Archive for June 2011
Echo's latest research conceals a small timebomb. It is about how aware companies are of the human rights issue as a business risk. The good news that emerges is: they're well aware. Over 95% believe business needs to respect the human rights of those whose lives it touches.
But the not-so-good news is that a disconcertingly large share (33%) say their organisation has no formal policy on human rights.
Adoption of a formal policy, like it or not, is a first step towards the happy state where people trust you because you "say what you do and do what you say". It's all about the - not always exciting but always important - process of getting people to agree on what you all need to sign up to, then writing it down so it becomes a guiding principle.
The research shows that, with openness seen as a key insurance against damage from difficult issues, there is not much of a stampede for transparency on human rights. Two-thirds of those asked intend to publicly report their human rights impact but do not do so at the moment.
The risks are rife and growing, though, and time is not on companies' side. Respondents to Echo's research, when asked what human rights hazards had hit the headlines recently, far from mentioning a "spike" of 3-4 notorious cases, gave a wide raft of examples: human rights infringements by oil companies in the Gulf of Mexico and the Niger Delta, displacement of indigenous peoples by mining conglomerates, support by telecoms companies for repressive Middle Eastern regimes, breaches of the right to privacy by media companies, the silencing of whistleblowers by agribusiness, sex discrimination by fashion houses, discrimination around disability (whether self-inflicted or not) by airlines, religious bias on dress codes, complicity by web companies in gagging free expression, doubtful medical ethics by pharmaceutical companies … the list was long.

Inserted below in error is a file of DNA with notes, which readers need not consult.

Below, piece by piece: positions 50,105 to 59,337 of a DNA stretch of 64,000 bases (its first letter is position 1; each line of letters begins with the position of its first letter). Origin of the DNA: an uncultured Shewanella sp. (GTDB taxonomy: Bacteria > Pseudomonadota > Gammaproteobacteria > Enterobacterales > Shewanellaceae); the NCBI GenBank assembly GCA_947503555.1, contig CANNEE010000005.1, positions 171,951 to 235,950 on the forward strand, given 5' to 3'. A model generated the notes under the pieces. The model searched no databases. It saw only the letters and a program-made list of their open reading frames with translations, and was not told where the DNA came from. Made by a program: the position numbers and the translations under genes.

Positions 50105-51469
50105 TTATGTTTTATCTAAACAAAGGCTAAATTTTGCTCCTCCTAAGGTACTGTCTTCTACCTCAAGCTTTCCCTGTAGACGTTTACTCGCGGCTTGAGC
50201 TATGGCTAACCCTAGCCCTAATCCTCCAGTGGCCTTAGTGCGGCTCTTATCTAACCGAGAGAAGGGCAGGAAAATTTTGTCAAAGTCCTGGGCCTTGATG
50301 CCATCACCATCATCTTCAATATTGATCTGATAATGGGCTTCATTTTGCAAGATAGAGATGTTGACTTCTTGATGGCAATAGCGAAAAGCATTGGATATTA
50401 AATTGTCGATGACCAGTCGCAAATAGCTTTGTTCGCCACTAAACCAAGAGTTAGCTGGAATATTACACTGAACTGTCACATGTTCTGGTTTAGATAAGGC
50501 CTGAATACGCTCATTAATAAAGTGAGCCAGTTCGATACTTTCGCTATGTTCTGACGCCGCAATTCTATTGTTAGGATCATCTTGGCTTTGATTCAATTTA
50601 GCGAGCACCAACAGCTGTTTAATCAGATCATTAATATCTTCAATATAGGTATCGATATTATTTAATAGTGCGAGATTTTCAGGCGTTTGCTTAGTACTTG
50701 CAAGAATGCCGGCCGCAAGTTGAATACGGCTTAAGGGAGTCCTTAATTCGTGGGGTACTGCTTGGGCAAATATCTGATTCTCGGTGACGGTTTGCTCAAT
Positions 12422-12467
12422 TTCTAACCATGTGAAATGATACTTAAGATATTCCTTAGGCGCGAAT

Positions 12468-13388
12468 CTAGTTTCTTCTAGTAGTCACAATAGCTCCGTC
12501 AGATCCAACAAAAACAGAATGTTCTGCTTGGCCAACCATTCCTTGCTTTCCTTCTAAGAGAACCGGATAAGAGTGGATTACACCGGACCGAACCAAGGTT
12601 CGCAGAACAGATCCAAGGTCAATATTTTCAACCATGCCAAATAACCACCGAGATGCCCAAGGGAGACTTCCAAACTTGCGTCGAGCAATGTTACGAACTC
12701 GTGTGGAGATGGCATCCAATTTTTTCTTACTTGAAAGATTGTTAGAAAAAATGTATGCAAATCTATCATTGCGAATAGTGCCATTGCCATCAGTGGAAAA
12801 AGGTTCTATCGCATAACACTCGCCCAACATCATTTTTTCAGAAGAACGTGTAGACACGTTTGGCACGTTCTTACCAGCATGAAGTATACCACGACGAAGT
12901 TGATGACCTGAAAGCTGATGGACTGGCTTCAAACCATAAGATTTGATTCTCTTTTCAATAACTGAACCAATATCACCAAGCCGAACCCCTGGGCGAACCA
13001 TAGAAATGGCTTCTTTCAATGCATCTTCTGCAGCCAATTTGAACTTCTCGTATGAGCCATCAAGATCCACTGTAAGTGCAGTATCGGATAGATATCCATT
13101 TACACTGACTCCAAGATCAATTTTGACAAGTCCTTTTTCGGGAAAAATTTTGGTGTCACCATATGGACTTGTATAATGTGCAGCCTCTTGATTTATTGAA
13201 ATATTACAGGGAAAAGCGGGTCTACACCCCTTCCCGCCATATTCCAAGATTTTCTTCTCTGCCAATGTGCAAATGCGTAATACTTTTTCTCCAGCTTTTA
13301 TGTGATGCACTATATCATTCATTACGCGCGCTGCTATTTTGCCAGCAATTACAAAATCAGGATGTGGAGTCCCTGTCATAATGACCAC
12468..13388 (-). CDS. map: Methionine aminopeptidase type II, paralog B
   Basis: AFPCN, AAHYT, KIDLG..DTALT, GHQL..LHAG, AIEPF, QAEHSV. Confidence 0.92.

The research also highlights the plight of poor middle management - squeezed from the top and pressured from the bottom - often without the right measures or training or both to deal with these challenging issues. There's clearly a role for business schools and more enlightened management development programmes ahead.
Crucial steps to build a robust protective framework are to discover what and where the risks are, and where things might go wrong. For this task, an experienced reputational auditor is required, one who can investigate the challenges through questioning and observation, both in situ and remotely. Such an independent third party garners insights, opinions and intelligence to a greater depth and more reliably than a "First Party" can.
To help companies cope with the whole business of human rights exposure, the UN has created a framework, "Protect, Respect, Remedy". Echo endorses it through our long-term commitment to the UN Global Compact for Business, and through our yearly reporting of what we do about it. It gives us a good inside track on what keeps sustainability executives awake in the wee small hours.
This research is a clarion call for any corporates out there still vague about the explosive potential of the human rights issue. We'd advise them: investigate the risks now through independent research. Then get policies in place which you can observe and live by.
Click here to view the research results for the IHRB.